The night before writing this article, I had a dream about my interview with Jana Hunter. In the dream, Hunter went to great lengths to stress that she wasn't an old-timey singer. She was entirely contemporary, she told me, and she was tired of music writers pegging her as a throwback to haunted AM radio versions of Patsy Cline. When I woke up, I was still trying to reconcile these two versions of the Texas singer.

Blank Unstaring Heirs of Doom is Hunter's debut CD, as well as the first release on Devendra Banhart's Gnomonsong label. The album collects over 10 years of Hunter's mysterious, lo-fi ballads, and distills them into a subtle, penetrating 40 minutes of echo-y reverie. Recorded in "living rooms, garages, basements, vans, and rooms at the Y," Heirs of Doom hums with the scent of an abandoned, moldy recording studio in Clovis, New Mexico. Structured around Hunter's smoky voice, layered upon itself time and time again, and augmented with the sparest finger-picked instrumentation, tracks like "All the Best Wishes" and "Have You Got My Money" could easily remind somebody of, well, a haunted AM radio version of Patsy Cline.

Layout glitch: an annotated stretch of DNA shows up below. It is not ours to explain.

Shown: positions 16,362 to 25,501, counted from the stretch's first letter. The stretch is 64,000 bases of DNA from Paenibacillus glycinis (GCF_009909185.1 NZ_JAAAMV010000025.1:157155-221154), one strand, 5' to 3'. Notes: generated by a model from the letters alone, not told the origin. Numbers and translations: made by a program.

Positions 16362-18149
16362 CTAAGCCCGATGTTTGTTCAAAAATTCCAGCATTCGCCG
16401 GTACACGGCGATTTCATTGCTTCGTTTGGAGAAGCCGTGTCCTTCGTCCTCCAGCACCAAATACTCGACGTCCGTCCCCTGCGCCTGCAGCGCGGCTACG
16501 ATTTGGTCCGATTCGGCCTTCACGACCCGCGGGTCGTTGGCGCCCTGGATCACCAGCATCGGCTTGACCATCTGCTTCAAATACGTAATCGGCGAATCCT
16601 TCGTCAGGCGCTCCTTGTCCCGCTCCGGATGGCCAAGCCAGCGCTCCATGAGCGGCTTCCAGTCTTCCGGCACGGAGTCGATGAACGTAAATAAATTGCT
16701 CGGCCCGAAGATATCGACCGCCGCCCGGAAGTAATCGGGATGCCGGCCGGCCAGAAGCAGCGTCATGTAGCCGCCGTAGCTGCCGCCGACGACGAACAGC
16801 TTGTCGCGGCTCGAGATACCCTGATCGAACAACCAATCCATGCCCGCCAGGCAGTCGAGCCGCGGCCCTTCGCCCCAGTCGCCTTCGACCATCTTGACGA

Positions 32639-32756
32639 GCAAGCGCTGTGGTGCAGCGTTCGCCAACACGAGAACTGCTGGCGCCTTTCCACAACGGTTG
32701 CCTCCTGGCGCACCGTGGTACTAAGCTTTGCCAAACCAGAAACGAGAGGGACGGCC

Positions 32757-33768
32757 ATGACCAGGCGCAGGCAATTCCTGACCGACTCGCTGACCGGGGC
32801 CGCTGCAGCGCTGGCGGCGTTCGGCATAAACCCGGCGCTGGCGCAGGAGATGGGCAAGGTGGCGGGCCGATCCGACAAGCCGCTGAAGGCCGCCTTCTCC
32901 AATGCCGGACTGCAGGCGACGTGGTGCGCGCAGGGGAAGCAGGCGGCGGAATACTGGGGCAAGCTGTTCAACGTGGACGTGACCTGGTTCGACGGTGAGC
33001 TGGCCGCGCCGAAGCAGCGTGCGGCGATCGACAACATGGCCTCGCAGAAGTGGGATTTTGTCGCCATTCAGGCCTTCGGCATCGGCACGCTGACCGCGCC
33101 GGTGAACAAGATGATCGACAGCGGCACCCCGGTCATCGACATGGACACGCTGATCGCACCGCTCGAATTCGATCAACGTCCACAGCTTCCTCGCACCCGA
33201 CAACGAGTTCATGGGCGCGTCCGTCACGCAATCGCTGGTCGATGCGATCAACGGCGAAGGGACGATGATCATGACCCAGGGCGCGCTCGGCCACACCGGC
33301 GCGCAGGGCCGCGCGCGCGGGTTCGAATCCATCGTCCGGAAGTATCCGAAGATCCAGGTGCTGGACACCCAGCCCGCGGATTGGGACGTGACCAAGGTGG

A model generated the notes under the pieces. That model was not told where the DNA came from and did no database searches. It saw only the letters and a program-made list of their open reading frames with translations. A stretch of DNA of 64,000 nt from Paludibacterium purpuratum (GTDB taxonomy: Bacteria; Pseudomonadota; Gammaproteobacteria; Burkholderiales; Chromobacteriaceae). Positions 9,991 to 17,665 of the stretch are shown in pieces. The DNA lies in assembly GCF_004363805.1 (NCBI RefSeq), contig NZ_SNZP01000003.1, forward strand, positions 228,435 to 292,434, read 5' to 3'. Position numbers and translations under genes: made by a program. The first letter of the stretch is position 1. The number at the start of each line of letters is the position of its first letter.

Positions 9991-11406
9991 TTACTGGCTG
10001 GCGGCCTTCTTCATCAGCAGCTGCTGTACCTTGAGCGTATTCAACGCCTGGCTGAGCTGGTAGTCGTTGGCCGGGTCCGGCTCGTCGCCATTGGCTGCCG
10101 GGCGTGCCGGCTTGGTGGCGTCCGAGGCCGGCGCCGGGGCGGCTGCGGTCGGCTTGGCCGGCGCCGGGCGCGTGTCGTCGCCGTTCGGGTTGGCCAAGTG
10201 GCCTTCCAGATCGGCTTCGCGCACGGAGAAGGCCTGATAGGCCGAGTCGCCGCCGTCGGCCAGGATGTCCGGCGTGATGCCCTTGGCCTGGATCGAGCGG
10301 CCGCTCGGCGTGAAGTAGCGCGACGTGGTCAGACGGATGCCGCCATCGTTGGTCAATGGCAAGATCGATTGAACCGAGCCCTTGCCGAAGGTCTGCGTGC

Hunter has been recording and performing in Texas since she was a teenager, but for years rejected the Lone Star State's musical heritage. She eventually came to realize that artists "Jandek, the 13th Floor Elevators, Daniel Johnston, and all of country-western swing" came from her home state—a realization that helped the singer become more comfortable in her own geography. After years of shitty jobs and homemade demo cassettes passed out to friends, she caught the ear of Banhart, who included her on his seminal 2004 comp, Golden Apples of the Sun, alongside insta-heavyweights Antony, Six Organs of Admittance, and Joanna Newsom.

Now Hunter's on her first big solo tour, being joined occasionally (including, in Portland), by aesthetic comrades the Castanets. Her brother John will join her onstage, but it's Hunter's deep, lonely, sorrowful, and warm voice that's going to be doing all the work. As for you—you'll be able to kick back, close your eyes, and hear what a sad song in a tin can spilled out on a dusty road before you were born must have sounded like.